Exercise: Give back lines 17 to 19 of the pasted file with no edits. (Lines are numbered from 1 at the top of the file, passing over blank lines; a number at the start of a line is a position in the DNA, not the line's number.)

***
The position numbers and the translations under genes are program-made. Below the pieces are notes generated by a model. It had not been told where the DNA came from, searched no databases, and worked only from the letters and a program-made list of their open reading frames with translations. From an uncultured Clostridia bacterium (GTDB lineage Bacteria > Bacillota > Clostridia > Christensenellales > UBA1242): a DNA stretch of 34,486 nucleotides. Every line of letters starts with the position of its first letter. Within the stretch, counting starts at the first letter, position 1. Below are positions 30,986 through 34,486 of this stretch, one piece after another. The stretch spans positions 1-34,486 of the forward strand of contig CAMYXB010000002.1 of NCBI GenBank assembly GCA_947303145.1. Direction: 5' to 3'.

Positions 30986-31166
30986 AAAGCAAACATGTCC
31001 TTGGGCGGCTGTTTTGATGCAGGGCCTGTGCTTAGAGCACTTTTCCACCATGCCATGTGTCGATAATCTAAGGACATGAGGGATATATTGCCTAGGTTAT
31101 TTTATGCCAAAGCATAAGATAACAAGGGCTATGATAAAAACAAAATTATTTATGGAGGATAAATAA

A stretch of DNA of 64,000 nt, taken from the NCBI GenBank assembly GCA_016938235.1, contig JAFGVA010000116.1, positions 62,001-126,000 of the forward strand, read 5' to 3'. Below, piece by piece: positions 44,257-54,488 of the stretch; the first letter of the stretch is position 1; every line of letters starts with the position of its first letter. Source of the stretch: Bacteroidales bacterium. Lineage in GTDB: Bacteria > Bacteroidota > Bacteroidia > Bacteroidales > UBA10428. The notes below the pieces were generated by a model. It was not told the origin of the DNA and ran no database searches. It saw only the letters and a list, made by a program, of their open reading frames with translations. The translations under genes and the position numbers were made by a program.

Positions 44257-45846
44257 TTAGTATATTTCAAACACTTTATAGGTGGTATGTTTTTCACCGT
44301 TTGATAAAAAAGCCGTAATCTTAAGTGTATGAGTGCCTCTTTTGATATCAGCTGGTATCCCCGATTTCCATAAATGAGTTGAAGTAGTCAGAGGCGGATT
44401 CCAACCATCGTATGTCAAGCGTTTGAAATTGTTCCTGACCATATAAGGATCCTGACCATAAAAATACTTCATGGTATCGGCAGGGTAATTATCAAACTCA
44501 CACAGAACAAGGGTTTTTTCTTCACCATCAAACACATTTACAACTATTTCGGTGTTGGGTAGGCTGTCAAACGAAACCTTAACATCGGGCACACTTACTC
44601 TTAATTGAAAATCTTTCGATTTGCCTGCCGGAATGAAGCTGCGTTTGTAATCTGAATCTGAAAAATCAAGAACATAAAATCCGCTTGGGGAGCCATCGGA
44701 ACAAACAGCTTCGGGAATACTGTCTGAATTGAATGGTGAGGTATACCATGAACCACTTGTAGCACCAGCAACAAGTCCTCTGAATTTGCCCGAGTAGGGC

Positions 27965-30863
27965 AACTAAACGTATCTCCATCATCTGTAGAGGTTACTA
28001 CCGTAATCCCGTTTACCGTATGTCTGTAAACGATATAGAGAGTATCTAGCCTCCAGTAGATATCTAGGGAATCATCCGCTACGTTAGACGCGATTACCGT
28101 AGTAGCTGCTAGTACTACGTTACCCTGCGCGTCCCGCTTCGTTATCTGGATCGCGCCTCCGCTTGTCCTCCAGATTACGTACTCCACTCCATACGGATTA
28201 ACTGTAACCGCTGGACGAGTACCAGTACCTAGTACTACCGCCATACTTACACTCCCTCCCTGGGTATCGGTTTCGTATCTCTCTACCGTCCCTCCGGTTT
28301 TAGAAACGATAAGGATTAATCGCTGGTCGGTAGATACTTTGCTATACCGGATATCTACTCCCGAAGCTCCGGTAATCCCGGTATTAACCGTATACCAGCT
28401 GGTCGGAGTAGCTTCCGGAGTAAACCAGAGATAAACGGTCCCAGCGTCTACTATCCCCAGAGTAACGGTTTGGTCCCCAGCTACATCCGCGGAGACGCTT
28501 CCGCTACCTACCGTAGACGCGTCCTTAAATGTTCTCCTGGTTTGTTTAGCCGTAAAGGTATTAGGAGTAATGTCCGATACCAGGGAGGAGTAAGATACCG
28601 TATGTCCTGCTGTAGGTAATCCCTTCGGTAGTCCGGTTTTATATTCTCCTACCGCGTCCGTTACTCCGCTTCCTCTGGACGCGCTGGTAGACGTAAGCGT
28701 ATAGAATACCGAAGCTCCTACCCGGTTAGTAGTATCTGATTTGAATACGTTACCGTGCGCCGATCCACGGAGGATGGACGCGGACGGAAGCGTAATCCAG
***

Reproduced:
28101 AGTAGCTGCTAGTACTACGTTACCCTGCGCGTCCCGCTTCGTTATCTGGATCGCGCCTCCGCTTGTCCTCCAGATTACGTACTCCACTCCATACGGATTA
28201 ACTGTAACCGCTGGACGAGTACCAGTACCTAGTACTACCGCCATACTTACACTCCCTCCCTGGGTATCGGTTTCGTATCTCTCTACCGTCCCTCCGGTTT
28301 TAGAAACGATAAGGATTAATCGCTGGTCGGTAGATACTTTGCTATACCGGATATCTACTCCCGAAGCTCCGGTAATCCCGGTATTAACCGTATACCAGCT